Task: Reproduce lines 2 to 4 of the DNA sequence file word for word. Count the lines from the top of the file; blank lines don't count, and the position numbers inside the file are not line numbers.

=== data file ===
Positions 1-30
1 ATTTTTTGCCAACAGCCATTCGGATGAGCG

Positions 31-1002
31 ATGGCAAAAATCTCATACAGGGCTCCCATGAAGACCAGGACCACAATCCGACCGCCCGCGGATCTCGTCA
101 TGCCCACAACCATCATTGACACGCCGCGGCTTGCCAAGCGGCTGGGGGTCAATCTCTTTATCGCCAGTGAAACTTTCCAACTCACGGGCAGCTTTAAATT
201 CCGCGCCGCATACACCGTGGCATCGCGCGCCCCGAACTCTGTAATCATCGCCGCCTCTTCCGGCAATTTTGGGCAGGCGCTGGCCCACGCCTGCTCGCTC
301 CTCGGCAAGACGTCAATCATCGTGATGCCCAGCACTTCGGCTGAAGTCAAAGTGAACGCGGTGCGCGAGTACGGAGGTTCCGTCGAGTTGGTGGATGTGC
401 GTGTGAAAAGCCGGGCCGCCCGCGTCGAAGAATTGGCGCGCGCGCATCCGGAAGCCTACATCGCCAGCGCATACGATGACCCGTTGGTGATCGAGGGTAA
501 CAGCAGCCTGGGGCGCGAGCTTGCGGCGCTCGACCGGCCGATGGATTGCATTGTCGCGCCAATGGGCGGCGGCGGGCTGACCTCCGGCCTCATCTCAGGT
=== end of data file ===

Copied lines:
1 ATTTTTTGCCAACAGCCATTCGGATGAGCG

Positions 31-1002
31 ATGGCAAAAATCTCATACAGGGCTCCCATGAAGACCAGGACCACAATCCGACCGCCCGCGGATCTCGTCA